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Ecological Restoration and Stewardship

We’re revitalizing the Presidio’s wetlands, grasslands, sand dunes, and creeks.

The Presidio is home to some of San Francisco’s last wild native habitats. We’re revitalizing the park’s natural areas for all to enjoy.

Shaped by geology and climate, the land we now call the Presidio was once blanketed with ecologically vibrant wetlands, grasslands, sand dunes, and creeks. 

Over centuries, people shaped the land: from the Ohlone who used fire to regenerate seed to the U.S. Army which developed a military post that impacted these habitats, leading to the loss of plants and wildlife. 

Despite the changes, natural habitats remain – and are being expanded through the practice of ecological restoration and land stewardship. The Presidio Trust, the National Park Service, and the Golden Gate National Parks Conservancy – with thousands of volunteers – are bringing back natural systems. 

These case studies explore some our major efforts.

Case Study 1: Tennessee Hollow Watershed

Tennessee Hollow is the Presidio’s largest watershed. It encompasses 270 acres in the eastern Presidio, about 20 percent of the park. It begins with springs near the Presidio Gate. The waters then flow north through three seasonal creeks before blending into the salt water of San Francisco Bay.

Over decades, the U.S. Army greatly altered this area by creating buildings roads, and landfills, burying much of the creek underground.

Since the Presidio has been a national park site, we’re restored more than 50 acres of native habitat here. Serpentine grasslands have been expanded at Inspiration Point. Native wetland habitat has been restored at El Polin Spring and Thompson Reach. And tidal salt marshes have been brought back to life at Crissy Marsh and Quartermaster Reach Marsh.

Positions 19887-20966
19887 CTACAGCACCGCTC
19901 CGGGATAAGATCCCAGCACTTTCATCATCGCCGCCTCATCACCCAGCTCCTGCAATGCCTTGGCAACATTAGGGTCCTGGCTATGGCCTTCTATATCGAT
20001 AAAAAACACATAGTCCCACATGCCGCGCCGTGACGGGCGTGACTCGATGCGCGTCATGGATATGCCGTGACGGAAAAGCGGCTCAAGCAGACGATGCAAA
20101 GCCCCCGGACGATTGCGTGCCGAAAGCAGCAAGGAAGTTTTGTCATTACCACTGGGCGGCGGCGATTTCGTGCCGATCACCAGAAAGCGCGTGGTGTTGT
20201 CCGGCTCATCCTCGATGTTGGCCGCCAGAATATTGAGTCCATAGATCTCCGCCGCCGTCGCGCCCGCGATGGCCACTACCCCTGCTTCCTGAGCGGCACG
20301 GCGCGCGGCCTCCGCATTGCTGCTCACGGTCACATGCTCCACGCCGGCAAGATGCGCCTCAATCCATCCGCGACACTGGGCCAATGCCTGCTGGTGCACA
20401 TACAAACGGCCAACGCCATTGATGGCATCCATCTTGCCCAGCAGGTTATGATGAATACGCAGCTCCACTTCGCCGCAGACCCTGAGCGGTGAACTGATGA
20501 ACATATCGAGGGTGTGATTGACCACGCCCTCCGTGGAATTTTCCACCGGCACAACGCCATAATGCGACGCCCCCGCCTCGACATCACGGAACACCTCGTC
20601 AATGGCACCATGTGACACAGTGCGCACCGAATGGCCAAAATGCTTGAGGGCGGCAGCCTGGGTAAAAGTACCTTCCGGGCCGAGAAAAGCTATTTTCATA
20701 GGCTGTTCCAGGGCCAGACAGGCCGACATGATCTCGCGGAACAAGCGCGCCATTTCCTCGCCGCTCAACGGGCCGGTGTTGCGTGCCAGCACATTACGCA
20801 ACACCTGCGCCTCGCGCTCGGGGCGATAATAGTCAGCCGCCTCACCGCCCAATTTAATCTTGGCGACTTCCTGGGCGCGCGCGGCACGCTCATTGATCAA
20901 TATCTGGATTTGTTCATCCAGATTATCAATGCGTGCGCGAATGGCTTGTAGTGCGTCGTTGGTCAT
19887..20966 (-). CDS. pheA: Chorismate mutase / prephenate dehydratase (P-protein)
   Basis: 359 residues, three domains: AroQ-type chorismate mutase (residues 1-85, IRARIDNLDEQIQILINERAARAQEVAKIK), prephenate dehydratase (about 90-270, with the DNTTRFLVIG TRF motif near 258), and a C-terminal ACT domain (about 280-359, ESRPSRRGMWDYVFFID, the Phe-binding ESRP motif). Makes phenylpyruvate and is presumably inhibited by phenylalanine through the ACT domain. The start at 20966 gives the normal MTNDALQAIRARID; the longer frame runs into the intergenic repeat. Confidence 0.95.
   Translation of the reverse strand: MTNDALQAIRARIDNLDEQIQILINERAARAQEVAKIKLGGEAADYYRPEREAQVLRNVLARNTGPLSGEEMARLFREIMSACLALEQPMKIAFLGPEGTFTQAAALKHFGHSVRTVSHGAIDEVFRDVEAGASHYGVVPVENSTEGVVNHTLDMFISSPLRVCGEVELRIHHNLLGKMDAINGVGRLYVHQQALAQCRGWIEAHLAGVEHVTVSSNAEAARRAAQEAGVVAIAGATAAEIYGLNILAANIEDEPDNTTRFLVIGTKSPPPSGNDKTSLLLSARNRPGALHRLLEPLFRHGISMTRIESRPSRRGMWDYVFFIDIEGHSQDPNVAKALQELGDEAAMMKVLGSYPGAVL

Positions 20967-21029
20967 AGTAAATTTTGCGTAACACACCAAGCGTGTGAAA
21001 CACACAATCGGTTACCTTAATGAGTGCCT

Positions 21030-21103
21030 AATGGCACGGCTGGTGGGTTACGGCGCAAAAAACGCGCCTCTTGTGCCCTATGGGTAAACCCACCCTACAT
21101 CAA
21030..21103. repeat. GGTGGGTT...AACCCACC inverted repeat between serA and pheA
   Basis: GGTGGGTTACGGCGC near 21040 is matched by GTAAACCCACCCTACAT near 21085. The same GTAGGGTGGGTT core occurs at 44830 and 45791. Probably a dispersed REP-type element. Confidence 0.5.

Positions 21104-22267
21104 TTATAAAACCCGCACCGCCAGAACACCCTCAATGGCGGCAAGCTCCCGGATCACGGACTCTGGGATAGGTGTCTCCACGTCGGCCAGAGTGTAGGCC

Quartermaster Reach Marsh in the Tennessee Hollow Watershed

Revitalizing Tennessee Hollow

Colorful native plants below Inspiration Point.
Native spring wildflowers bloom at the Inspiration Point grasslands.
Students monitoring oyster restoration at Quartermaster Reach Marsh.
Students monitor oyster restoration at Quartermaster Reach Marsh.
Colorful wildflowers at Thompson Reach in the Presidio.
We restored native willow riparian vegetation at Thompson Reach.

Case Study 2: Mountain Lake

Mountain Lake is one of San Francisco’s last natural lakes and the only natural lake in the Golden Gate National Recreation Area. For millennia, San Francisco’s first people, the Ohlone, were inhabitants. And it was here in 1776 that Spanish Captain Juan Bautista de Anza’s expedition camped as they scouted where to build their military fort or “presidio.” 

Mountain Lake later went through rough times. In 1939, a highway to the Golden Gate Bridge was built, shrinking the lake’s size. Runoff from the nearby golf course and highway spoiled water quality. Locals released unwanted pets, pushing out native wildlife. 

With help from scientists, academic institutions, and volunteers, Mountain Lake is rebounding. In 2013 and 2014, we removed polluted soil and invasive species. Native species are now being reestablished – from underwater plants to the Western pond turtle and Pacific chorus frog.  

VIDEO: Urban Ecology at Mountain Lake

Revitalizing Mountain Lake

Volunteers planted native plants at Mountain Lake in 2014.
Volunteers planting native plants in 2014.
Students reintroducing native Pacific chorus frogs to Mountain Lake in 2015.
Students reintroduced native Pacific chorus frogs in 2015.
Black and white photo of Mountain Lake in 1939.
Mountain Lake was shrunk in 1939 to accommodate a roadway.

Case Study 3: Sand Dunes

Much of San Francisco was once a sand dune ecosystem that supported a diverse group of plant and animal species. Some of these, such as the now endangered San Francisco lessingia, were found only here. 

Although small remnants of sand dunes persisted during the Presidio’s Army era, more 70 acres of sand dunes have been restored throughout the Presidio since it became a national park site. You can experience dune restoration along the Mountain Lake Trail and the Batteries to Bluffs Trail. 

VIDEO: Learning from Xerces Blue Butterfly

Bringing Back Native Sand Dunes

Silverbush lupine in the foredunes at Baker Beach.
Silverbush lupine can be seen in the foredunes at Baker Beach.
Landfill removal was followed by sand dune restoration.
Landfill removal was followed by sand dune restoration.
Volunteers removed invasive dune plants on Earth Day 1997.
Volunteers remove invasive dune plants on Earth Day 1997.